Press "Enter" to skip to content

Mendocino Outlaws: Bloody Vengeance

In the same week as a judge handed down a death sentence for Dr. John Wheeler, the Mendocino County Board of Supervisors voted to allow the following claims for those who took part in the manhunt for the Mendocino outlaws: The Board allotted two claims to former sheriff Jim Moore totaling $410.90. Sheriff Donohoe, who had taken office in March, 1880, garnered $340. Doc Standley received $150 for two months of non-stop work. The use of Andy Bowman's horses, mule, and tracking skills earned two claims amounting to $44.00. John Wathen, who led the Round Valley posse, received $97.75. More than four dozen others earned small amounts. The supervisors rejected all fees claimed by those assisting in the capture of James Anthony and Dr. Wheeler after that pair's escape from the county jail in November, 1879. The hundreds of dollars pocketed by Sheriffs Moore and Donohoe can be compared to their monthly salaries as they left and entered office, respectively: $500.00.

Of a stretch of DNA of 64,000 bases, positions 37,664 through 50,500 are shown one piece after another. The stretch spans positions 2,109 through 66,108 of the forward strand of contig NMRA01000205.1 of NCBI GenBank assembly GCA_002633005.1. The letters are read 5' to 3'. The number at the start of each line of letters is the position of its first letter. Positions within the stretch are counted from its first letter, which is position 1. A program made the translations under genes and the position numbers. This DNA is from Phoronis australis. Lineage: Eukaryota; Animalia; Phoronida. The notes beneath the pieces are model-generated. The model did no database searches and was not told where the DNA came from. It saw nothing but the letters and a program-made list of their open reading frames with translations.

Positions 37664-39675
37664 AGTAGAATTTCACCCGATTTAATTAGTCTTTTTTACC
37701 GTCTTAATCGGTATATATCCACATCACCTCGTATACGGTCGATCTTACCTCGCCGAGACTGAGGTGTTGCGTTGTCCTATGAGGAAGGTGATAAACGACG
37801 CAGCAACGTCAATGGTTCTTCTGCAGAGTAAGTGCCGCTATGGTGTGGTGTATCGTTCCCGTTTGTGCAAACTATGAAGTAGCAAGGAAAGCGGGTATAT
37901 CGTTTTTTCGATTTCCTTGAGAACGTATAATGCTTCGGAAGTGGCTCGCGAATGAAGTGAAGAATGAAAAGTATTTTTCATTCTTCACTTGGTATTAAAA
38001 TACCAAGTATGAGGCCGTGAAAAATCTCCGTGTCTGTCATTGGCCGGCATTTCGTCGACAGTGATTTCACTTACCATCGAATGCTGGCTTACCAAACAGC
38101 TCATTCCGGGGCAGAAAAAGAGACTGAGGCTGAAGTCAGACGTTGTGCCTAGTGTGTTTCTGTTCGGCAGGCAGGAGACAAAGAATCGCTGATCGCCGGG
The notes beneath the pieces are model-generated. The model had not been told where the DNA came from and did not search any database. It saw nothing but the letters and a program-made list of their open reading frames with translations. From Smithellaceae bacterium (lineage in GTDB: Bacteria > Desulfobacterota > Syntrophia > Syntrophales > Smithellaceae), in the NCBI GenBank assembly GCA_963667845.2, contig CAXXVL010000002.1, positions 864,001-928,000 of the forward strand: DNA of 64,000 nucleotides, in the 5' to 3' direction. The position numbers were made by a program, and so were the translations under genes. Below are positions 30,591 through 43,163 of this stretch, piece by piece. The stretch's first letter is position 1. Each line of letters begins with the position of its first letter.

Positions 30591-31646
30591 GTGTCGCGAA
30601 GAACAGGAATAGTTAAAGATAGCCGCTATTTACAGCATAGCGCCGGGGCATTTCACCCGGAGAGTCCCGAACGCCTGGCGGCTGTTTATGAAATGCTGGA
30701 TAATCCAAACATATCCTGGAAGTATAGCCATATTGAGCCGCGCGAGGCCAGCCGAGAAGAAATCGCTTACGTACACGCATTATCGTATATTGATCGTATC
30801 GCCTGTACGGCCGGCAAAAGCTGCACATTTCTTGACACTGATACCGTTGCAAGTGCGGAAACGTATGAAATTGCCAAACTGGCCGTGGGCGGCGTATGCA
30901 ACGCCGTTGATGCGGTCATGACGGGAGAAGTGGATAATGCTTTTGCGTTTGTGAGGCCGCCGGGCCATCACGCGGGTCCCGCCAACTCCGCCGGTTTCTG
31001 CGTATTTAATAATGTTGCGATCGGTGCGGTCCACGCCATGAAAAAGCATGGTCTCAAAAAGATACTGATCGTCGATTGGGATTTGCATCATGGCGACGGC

Lawyers for George Gaunce and Harrison Brown filed appeals of their first degree murder convictions. Before Wheeler's trial commenced those appeals succeeded in gaining a stay of execution for both Brown and Gaunce. In August, the California Supreme Court granted both defendants new trials. Feelings ran high throughout Mendocino County and the two accused men felt their chances of survival depended on earning a change of venue. Brown had a brother residing in Round Valley. He sent his two grown sons and a cousin around the inland part of the county in an effort to collect money from sympathetic persons to help pay for the legal efforts to support a change of venue filing.